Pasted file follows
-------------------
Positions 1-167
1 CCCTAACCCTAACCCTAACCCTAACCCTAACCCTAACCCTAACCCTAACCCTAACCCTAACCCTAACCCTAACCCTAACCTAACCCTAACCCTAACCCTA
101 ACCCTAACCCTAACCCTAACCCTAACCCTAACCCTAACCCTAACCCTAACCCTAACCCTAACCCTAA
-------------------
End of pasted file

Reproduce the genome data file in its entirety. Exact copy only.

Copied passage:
Positions 1-167
1 CCCTAACCCTAACCCTAACCCTAACCCTAACCCTAACCCTAACCCTAACCCTAACCCTAACCCTAACCCTAACCCTAACCTAACCCTAACCCTAACCCTA
101 ACCCTAACCCTAACCCTAACCCTAACCCTAACCCTAACCCTAACCCTAACCCTAACCCTAACCCTAA